A daughter has spoken of her distress after discovering that she had been mourning at the wrong grave for 17 years.
Bungling cemetery staff in Burnley, Lancashire, told Catherine Haywood that her mother Cathy's ashes had been buried 500 yards away from where they actually were.
And it was Catherine herself who realised the error had been made, when she wanted to scatter her father's ashes alongside her mother's last month.
Catherine, 60, has urged other families to double-
She regularly visited the plot where she thought her mother was, and was devastated to discover the mistake.
Former carer Catherine said: 'When I learned I'd been going to the wrong grave all that time I felt sick. But I felt numb at first, I didn't cry until I scattered my dad's ashes.
'The most upsetting thing is that my father was going there all those years to the wrong site, thinking it was her ashes there. He was devastated by my mum's death.
'Standing in front of the new plot didn't feel right.
'We don't want to get anyone in trouble, it's a human error, I'm just telling this story so that people might want to check to spare more years of going to the wrong place. We're not blaming anyone.'
When her mother died of stomach cancer in May 1994 aged 71, Catherine and her family said their goodbyes with a funeral service before arranging for a crematorium worker to bury her ashes at Burnley Crematorium.
'Three days after the funeral one of the workers took us to the site,' Catherine said. 'We also had a plaque in the crematorium, but knowing her ashes are there makes it special.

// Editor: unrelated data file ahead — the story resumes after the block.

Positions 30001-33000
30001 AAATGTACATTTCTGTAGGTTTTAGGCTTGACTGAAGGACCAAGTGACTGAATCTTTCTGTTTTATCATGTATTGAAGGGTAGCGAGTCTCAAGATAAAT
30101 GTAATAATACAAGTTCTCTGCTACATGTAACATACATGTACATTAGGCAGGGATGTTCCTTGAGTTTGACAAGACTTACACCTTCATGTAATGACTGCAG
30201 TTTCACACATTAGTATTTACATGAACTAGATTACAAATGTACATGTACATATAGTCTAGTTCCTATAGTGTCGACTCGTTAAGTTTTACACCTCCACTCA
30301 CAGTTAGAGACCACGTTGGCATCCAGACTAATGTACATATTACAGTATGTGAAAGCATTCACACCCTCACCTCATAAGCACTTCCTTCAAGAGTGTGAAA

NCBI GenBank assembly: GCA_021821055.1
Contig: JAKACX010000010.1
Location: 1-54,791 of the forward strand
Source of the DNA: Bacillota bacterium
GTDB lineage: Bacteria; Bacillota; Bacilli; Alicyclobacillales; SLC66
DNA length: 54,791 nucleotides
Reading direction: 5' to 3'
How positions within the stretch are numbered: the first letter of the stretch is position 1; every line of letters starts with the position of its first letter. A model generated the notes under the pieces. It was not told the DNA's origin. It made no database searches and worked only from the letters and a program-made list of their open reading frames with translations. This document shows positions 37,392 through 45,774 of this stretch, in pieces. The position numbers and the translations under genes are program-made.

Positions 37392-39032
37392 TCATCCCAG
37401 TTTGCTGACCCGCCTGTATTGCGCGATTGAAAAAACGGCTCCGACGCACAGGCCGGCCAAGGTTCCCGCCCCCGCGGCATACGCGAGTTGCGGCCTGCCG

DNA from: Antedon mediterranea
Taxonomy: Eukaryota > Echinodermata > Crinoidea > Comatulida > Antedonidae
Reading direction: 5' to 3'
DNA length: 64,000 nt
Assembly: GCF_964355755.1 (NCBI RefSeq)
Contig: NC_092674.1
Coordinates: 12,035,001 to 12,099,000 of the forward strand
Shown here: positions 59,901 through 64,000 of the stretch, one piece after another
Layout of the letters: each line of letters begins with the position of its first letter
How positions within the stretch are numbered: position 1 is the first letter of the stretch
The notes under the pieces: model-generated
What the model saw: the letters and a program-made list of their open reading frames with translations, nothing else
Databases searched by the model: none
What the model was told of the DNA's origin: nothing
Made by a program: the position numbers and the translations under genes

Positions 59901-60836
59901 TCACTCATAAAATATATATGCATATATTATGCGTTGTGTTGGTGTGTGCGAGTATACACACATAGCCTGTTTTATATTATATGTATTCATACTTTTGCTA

'It's exactly the same as knowing where someone's buried. It was the same as going to a grave.'
In the period after her mother's death, Catherine visited the grave every day, and ever since has been making monthly visits.
After their father, Joseph, died in a road accident aged 84 in February last year, Catherine and her brother Stuart planned to lay him to rest with his beloved wife.
But when they finally prepared to scatter the ashes on their mother's resting place last month, they were led to a different plot and the truth emerged.
Catherine said, 'When I went to scatter the ashes with the crematorium worker I walked past to my mum's plot and he said, "Where are you going?" He had a piece of paper and told me it was there.
'I've been unsettled since then, I've not been sleeping. It was just so distressing.
'I'm doing this so that other people can check where their families are. We can't be the only ones.
'It makes me sad to think I'd been walking past where she actually was all these years. But then I thought, maybe I've been spending time with the ashes of somebody who had nobody. Luckily we had the plaque. She'd be laughing at this.'
Burnley Council bereavement manager Cameron Collinge said: 'We apologise for any distress this has caused. Because the original information was given so many years ago we can't know why it's happened but we've done all we can to sort the situation out once we were made aware of the confusion.'
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